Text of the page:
A discipline remixed?

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Couple of days ago, I had a conversation with a colleague, and in one of those hallway moments, we chatted about how interesting it would be if we could do a collection where we invited a bunch of folk from the discipline to each take a piece of the disciplinary/organization network, and revise it as we saw fit. On the one hand, there are a lot of big issues that could stand to be solved, not the least of which are things like institutional classism, over-reliance on and undercompensation of part-time faculty, disciplinary overproduction, etc.

But I guess we were thinking more along the lines of the smaller things that could ripple out into broader improvements. The problem with tackling the large issues is that they are embedded so completely into the interlocking systems of profession, organization, institutions, and culture that they're not easily solvable. That doesn't mean we shouldn't be working on them--on the contrary, they should be our constant focus. But it's equally interesting to me to think about all of the small things that could improve given a creative nudge.

There'd be no way to organize and publish such a collection in time for it to have value, of course, and that in itself is one of the things that's wrong. One of the potential advantages of having a large disciplinary organization is aggregation, but that's something that happens infrequently in our org, and even when it does, it's done in less than ideal ways. What might be aggregated? Oh, information about graduate programs, graduate courses, conference papers, emerging writing majors and the courses taught there, teaching strategies, syllabi, position announcements, membership contact info and cv's, etc. And that's really just off the top of my head. One of the potential disadvantages of having a large disciplinary organization is that it can reinforce patterned isolation, and crowd out any attempts to circumvent that problem to the outskirts of members' attention.

That's all for now. Maybe I'll toss up a post later that outlines my imaginary chapter. But I've got some actual chapter writing to complete first.


so would something like a "_____ wiki" (where you fill in the blank with your own discipline) work for some of what you're pointing out here, like the aggregation of information, programs, etc?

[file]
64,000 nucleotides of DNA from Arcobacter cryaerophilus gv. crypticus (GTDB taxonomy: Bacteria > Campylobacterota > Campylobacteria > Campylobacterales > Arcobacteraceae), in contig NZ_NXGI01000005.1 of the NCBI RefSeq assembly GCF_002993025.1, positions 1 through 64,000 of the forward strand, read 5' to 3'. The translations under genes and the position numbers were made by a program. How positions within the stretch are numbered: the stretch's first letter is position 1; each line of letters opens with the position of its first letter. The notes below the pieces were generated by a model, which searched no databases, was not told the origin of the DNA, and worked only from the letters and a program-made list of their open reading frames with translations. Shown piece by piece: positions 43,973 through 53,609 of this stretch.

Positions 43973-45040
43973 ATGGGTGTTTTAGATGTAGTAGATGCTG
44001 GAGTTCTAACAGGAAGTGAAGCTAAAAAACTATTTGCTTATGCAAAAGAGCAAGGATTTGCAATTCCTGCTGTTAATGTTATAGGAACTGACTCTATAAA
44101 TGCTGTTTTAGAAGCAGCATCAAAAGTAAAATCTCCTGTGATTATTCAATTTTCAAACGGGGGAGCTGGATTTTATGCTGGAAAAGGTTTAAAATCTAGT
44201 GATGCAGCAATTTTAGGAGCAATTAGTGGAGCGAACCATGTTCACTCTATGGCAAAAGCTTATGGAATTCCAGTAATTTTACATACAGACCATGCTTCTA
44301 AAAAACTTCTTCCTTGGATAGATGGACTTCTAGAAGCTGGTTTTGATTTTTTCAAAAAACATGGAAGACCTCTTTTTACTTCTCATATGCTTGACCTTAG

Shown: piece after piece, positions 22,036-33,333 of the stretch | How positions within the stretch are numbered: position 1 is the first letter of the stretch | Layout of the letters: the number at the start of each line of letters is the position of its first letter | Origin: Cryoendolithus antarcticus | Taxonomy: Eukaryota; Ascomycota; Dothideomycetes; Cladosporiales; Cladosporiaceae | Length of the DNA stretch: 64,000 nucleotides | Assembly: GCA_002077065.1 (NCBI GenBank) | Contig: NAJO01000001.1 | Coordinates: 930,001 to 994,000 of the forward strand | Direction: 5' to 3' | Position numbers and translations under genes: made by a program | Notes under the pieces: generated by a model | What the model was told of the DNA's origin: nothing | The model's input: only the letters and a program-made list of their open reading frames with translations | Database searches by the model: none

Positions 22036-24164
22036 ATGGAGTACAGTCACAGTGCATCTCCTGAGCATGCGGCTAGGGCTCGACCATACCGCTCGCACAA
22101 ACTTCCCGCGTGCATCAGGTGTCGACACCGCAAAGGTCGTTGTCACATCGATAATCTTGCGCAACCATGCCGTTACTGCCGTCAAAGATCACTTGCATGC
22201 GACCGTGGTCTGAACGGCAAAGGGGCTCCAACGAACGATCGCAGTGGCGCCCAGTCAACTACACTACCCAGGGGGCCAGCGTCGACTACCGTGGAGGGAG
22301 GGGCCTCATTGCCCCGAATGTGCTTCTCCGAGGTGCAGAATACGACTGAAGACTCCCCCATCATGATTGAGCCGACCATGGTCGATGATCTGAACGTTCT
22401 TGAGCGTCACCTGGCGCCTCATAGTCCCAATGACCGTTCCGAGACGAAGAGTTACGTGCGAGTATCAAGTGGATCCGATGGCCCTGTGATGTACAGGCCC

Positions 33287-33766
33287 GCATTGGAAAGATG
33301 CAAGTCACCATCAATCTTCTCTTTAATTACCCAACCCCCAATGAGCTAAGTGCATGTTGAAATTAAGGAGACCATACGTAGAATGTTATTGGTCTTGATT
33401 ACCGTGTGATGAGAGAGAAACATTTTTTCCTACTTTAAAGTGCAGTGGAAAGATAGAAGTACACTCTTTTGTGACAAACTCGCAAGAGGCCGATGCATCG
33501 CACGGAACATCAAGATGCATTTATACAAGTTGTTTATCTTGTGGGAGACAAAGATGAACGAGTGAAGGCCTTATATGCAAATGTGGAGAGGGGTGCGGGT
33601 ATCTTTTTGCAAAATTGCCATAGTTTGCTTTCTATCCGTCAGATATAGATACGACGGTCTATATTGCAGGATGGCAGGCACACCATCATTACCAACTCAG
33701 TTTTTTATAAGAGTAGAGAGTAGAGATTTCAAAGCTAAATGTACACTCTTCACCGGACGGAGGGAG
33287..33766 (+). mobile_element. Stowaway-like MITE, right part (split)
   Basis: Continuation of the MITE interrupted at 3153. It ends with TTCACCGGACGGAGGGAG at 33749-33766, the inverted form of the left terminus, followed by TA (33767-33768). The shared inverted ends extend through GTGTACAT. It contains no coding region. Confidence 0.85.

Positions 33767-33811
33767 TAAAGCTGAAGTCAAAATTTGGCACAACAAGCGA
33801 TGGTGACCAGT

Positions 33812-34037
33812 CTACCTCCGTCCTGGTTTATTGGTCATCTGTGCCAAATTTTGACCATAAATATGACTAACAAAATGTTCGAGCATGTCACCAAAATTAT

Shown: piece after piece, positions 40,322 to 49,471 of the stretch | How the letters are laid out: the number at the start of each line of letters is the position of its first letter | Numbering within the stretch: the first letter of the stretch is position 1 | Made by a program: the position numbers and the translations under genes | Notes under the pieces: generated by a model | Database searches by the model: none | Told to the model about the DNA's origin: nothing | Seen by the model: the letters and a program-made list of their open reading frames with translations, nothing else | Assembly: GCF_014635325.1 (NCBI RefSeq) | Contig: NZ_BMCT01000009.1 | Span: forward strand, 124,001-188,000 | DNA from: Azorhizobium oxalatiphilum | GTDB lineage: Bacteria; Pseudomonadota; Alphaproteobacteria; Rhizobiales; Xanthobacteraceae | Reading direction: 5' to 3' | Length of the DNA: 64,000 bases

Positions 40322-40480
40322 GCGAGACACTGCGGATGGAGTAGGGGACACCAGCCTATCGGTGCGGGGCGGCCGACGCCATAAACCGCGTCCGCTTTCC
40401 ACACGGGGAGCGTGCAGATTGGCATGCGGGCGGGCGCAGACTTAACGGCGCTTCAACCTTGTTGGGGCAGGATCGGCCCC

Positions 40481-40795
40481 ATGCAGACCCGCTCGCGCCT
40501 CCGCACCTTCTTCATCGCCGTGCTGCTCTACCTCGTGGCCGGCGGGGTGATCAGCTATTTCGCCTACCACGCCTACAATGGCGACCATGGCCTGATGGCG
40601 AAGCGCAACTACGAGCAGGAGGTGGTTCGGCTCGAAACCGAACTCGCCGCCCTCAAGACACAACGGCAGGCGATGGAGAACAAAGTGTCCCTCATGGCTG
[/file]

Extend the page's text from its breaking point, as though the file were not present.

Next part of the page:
One thing I think is interesting is how philosophy people have gathered so much around Brian Leiter's blog and his ranking of the programs, which is problematic in so many ways, and yet I find the fact that _everyone_ turns to one central place for online discussion and announcements very comforting, reassuring. It could be because philosophy is just such a smaller and more unified discipline, whereas the modern lit and languages (and presumably comp/rhet) simply have too many people and too many divergent methods to all come together around a single information portal.

I think that's part of it, the too many people thing. It may be that these kind of resources are only feasible if they're built around smaller groups of colleagues.

But I think that answer might scale--smaller groups are more easily centered around these kinds of efforts because there are fewer folk to center. And that's why I've spent as much attention on this blog to the organization--I think that there's a balance of centralization and decentralization that has to be struck.

The size of my discipline makes aggregation too large a job for any one person (or small group), especially when they're usually expected to volunteer their time. But if there's some sort of center driving it, I can see it working. That's how we have a national conference and journals, after all. But once a group hits a certain size, it takes more than a bright idea for change to happen. At some point, energy and resources have to be put behind it.

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This page contains a single entry by cgbrooke published on March 21, 2009 12:58 PM.

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